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War hero slams Winchester hospital over wife's hospital care
5:06pm Thursday 8th August 2013 in Winchester
A WAR hero has slammed the Royal Hampshire County Hospital over the treatment of his dementia-suffering wife.
Leonard Sweetman, 93, said he was unhappy with the hospital’s care for Rose, and said staff wanted to transfer her to a care home against his will.
Mrs Sweetman, 88, has been in and out of hospital since October 2012 after suffering falls due to balance problems, and is currently on Clifton Ward.
Mr Sweetman, of Wrights Close, South Wonston, said: “She is blind in one eye and cannot see well out of the other and yet she was discharged once at 11.30pm with no money in her pocket, when I was under the impression she was being kept in.
“They’ve lost her coat and keys, they lost her dentures. One time they sent her home more or less stripped to the waist in a taxi.”
Mr Sweetman said he was told it would cost around £1,000 per month for a private care home.
He said: “I get £120 pension per week and after council tax and bills it doesn’t leave much.”
Mr Sweetman, who served in the Royal Artillery in Burma during World War Two, has sight and hearing problems and has an agreement that staff won’t discuss his wife’s treatment with him unless his daughter Anita Welsh, who lives in Canada, or his Royal British Legion advocate, Derek Green, is present.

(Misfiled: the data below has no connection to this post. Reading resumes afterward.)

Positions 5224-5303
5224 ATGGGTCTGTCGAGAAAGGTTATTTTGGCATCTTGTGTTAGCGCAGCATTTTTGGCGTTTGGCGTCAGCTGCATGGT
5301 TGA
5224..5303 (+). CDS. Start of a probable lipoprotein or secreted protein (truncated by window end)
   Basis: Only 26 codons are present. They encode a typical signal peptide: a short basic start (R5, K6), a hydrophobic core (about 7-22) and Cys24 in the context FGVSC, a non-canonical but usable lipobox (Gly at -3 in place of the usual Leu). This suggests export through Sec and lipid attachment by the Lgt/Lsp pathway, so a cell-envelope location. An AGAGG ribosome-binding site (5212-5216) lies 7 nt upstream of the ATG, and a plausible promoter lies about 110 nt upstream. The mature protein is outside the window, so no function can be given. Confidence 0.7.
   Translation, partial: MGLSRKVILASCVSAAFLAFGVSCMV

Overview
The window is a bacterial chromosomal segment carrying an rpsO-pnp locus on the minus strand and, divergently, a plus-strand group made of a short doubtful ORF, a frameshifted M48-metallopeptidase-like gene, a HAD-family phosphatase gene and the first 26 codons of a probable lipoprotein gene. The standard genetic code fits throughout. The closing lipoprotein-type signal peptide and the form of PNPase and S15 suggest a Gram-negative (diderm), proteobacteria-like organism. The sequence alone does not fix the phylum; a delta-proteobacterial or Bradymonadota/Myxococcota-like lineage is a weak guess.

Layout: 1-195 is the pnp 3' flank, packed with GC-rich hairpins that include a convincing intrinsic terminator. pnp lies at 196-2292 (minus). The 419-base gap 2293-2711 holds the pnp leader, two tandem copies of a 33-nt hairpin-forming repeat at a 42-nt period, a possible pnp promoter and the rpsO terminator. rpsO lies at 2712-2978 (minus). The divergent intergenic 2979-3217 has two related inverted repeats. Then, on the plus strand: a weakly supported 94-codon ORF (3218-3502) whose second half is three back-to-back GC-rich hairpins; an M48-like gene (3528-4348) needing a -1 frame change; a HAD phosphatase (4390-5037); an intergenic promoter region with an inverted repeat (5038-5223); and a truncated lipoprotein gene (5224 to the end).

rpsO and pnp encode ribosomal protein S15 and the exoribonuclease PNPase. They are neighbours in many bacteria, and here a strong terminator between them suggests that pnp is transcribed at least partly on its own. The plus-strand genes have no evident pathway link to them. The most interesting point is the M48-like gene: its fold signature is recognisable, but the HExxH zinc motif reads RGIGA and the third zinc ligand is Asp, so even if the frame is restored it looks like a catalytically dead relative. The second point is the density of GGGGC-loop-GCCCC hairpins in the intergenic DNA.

But he claimed staff tried to get him to agree to more assessments of his wife last Friday.
Mr Green, chairman of the Winchester RBL, was appointed advocate in October 2012 and said he was disappointed with the couple’s treatment.
He said: “The legion cannot do an awful lot more but I made a promise to Leonard that I will not give this up. I can’t see someone of his age go through this on his own. It’s not fair.
“The system is letting him down. These guys pay tax and national insurance all their lives and what are they getting back? Nothing.”
Mr Sweetman has also approached Winchester MP Steve Brine to look into the case.
Mr Brine said: “This has dragged on for far too long and the stress this has caused the family is totally unfair.
“I remain in robust dialogue with the (hospital) trust to see if we can help because ultimately, in this case, the system is not working.”
The trust said it does not comment on individual cases, but Dr Andrew Bishop, trust chief medical officer, said: “We try to work with families and our partners in social and community services to find the best solution for patients who are frail and elderly when they are fit for discharge from hospital.”
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